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Illinois House Speaker Mike Madigan’s self-enriching property tax scheme came to light this year when the Chicago Tribune reported on their investigation of corruption in Cook County Assessor Joe Berrios’ office – findings that were later confirmed by independent studies from the Civic Consulting Alliance and the University of Chicago Harris School of Public Policy.
Madigan, a property tax appeals attorney on the side, has made millions off of decisions from Berrios’ office that lower the assessed value of his clients’ properties.
Check out Reuters’ coverage:
As Illinois House speaker for more than three decades, Michael Madigan has often worked to raise people’s taxes. As a private attorney, he works to lower them.
… Between 2004 and 2015, the speaker’s firm won $63.3 million in refunds for clients, according to a Reuters analysis of data from the Cook County treasurer’s office. In 2015, Madigan’s practice ranked second among law firms in total property tax refunds, the county data shows.
Madigan’s chief political rival, Republican Governor Bruce Rauner, has said Madigan’s law firm poses a conflict of interest for the speaker. Rauner alleged the conflict as legislation he supported to freeze property taxes stalled in the House, which Madigan and his Democratic majority controlled.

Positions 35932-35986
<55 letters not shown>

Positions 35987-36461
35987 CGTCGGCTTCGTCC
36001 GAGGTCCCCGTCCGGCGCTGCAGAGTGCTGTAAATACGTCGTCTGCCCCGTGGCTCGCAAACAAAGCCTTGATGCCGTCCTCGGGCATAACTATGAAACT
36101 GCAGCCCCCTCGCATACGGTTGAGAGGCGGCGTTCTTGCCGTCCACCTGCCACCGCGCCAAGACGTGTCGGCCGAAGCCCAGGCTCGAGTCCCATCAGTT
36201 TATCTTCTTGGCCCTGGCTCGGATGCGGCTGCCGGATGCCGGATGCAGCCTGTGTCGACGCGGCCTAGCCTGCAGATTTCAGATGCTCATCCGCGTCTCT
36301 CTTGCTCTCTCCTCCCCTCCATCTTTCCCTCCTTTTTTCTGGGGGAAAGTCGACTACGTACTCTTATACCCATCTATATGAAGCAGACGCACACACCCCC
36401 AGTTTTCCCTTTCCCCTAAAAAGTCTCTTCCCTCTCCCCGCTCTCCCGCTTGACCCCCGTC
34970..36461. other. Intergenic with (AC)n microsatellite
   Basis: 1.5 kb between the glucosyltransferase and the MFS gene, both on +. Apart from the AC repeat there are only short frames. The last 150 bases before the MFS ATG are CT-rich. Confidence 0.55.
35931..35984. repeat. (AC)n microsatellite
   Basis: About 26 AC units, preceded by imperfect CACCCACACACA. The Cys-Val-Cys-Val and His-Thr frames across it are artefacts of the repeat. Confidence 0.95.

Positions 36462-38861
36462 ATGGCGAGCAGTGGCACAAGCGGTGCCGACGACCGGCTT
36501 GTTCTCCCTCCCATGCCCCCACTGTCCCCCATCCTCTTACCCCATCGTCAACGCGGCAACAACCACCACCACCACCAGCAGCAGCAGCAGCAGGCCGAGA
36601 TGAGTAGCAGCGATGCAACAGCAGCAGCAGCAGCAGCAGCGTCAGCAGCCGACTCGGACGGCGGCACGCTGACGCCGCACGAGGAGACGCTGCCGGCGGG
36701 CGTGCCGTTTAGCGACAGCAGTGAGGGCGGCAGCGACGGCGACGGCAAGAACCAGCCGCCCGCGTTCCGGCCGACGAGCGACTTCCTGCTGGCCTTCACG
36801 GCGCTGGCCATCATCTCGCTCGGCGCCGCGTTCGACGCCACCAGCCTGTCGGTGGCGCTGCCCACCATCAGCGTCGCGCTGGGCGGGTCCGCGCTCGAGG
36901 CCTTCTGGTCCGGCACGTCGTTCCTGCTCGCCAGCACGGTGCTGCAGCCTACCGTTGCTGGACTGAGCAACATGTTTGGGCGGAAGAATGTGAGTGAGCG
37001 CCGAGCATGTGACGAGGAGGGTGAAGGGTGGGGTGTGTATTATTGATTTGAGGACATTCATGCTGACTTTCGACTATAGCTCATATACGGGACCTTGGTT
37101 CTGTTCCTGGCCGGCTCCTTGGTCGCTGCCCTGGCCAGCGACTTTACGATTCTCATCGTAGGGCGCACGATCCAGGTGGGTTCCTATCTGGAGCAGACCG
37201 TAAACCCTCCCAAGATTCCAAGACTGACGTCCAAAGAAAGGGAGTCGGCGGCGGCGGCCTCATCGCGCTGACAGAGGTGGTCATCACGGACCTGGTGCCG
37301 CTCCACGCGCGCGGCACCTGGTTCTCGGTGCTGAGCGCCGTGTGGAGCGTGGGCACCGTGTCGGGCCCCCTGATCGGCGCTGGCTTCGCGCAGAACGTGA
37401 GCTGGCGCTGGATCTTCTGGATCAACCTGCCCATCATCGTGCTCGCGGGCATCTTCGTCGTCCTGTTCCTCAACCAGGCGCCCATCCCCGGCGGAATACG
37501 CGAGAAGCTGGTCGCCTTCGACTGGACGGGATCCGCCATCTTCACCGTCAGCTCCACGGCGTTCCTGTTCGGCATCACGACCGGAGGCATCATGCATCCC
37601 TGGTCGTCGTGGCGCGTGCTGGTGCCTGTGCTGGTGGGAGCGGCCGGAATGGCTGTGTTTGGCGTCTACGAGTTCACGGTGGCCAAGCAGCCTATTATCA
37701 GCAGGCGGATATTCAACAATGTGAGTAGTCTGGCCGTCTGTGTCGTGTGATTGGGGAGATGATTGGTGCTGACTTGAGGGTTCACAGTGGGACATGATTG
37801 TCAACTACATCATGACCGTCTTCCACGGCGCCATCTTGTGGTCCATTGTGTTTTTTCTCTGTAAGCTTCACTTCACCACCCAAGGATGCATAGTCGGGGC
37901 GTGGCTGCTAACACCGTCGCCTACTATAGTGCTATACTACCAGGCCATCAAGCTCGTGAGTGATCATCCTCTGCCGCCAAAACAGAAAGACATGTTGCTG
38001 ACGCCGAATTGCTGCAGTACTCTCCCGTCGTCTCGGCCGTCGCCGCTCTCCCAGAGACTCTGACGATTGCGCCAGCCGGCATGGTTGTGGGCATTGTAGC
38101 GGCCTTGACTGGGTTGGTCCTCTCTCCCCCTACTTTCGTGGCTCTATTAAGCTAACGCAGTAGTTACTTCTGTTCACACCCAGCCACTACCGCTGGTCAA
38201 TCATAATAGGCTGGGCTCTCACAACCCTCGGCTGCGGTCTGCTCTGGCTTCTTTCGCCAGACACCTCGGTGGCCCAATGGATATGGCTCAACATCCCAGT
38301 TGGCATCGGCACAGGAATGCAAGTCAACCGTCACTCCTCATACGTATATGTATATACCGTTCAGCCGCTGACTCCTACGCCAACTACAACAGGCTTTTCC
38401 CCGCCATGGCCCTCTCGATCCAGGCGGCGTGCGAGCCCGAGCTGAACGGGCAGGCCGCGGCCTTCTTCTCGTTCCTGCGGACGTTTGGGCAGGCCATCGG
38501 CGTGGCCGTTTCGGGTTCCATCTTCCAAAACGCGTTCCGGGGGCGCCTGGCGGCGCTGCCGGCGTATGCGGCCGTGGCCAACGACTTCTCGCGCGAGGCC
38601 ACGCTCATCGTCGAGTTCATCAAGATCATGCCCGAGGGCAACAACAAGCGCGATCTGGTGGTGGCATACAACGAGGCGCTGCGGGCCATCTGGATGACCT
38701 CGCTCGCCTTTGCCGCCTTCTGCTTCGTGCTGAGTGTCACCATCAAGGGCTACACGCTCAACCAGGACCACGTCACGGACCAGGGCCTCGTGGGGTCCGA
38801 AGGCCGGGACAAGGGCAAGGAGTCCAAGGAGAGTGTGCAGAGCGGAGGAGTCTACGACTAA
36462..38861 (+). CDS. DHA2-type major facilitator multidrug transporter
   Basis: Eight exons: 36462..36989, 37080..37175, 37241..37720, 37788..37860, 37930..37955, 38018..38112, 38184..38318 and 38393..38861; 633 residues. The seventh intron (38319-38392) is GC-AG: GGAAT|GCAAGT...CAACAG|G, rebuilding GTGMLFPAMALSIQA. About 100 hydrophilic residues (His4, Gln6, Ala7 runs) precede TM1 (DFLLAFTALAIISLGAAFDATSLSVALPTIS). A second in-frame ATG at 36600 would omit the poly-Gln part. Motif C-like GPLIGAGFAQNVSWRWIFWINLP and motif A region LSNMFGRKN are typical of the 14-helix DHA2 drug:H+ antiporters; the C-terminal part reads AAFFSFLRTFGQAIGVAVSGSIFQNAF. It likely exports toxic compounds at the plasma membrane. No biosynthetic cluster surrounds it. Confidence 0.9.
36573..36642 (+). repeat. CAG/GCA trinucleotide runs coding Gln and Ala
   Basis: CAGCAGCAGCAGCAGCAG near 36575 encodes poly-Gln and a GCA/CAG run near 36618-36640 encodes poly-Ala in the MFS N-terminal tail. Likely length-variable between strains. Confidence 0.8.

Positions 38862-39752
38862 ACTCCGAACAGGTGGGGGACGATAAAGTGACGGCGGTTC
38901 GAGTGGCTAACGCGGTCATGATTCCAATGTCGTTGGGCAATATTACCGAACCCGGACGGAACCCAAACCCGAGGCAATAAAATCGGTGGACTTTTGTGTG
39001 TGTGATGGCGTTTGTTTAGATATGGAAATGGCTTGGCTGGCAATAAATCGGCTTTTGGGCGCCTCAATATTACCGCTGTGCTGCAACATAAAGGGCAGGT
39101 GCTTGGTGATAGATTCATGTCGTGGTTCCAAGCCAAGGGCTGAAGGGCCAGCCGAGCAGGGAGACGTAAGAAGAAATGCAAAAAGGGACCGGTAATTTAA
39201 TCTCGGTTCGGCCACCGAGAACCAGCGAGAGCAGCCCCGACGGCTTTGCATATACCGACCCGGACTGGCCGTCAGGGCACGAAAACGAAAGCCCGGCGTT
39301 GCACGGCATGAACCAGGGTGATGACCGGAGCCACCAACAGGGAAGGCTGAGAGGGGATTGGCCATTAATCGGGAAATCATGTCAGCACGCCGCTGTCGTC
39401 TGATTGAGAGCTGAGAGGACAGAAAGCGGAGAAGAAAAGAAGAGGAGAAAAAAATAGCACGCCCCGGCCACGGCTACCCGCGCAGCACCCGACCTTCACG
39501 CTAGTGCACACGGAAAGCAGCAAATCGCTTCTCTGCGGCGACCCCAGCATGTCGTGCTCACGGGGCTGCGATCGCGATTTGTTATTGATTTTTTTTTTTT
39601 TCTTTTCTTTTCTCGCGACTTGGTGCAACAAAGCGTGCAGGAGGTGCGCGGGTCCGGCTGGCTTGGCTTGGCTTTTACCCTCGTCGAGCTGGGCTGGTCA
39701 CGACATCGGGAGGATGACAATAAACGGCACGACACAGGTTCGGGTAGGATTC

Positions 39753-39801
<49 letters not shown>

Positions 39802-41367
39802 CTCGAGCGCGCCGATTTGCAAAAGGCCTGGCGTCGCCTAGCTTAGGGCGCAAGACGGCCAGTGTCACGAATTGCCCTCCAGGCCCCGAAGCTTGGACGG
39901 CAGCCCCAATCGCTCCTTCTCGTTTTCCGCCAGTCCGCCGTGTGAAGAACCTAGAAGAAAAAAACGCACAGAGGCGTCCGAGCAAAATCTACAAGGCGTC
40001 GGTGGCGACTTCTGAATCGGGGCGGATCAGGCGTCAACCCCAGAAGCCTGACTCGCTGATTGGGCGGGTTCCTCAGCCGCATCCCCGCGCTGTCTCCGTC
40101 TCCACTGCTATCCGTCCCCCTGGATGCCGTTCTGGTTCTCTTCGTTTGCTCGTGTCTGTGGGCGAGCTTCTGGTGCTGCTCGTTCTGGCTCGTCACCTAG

… Little is known about Madigan’s personal wealth. In 2014, after seeking to impose a 3 percent tax on Illinois’ millionaires, Madigan refused to release his income-tax returns to show if his plan would personally impact him. In a news conference, he offered only that he made at least $1 million “in a good year.”
Decisions on the property values used to calculate taxes are made by the Cook County assessor, Joseph Berrios. Property owners can appeal to Berrios’ office about his assessments or to separate boards with the county and the state. Businesses and homeowners often hire law firms to make their cases for tax reductions with those entities.
A former state representative, Berrios is chairman of the Cook County Democratic Party, a post he assumed with help from Madigan, who is a voting member of the county Democratic organization.
Berrios is also an investor in a lobbying firm with clients that have business before the legislature in Springfield. Berrios’ daughter, a former member of Madigan’s House Democratic caucus, is a registered state lobbyist.
With voters ousting Berrios on March 20th, Madigan’s grip on a network of power – that includes seven-figure earnings from his side job at his tax reassessment law firm – is in jeopardy unless his handpicked candidate, JB Pritzker, is elected in November. Pritzker has personally benefited from property tax reassessments from Berrios’ office.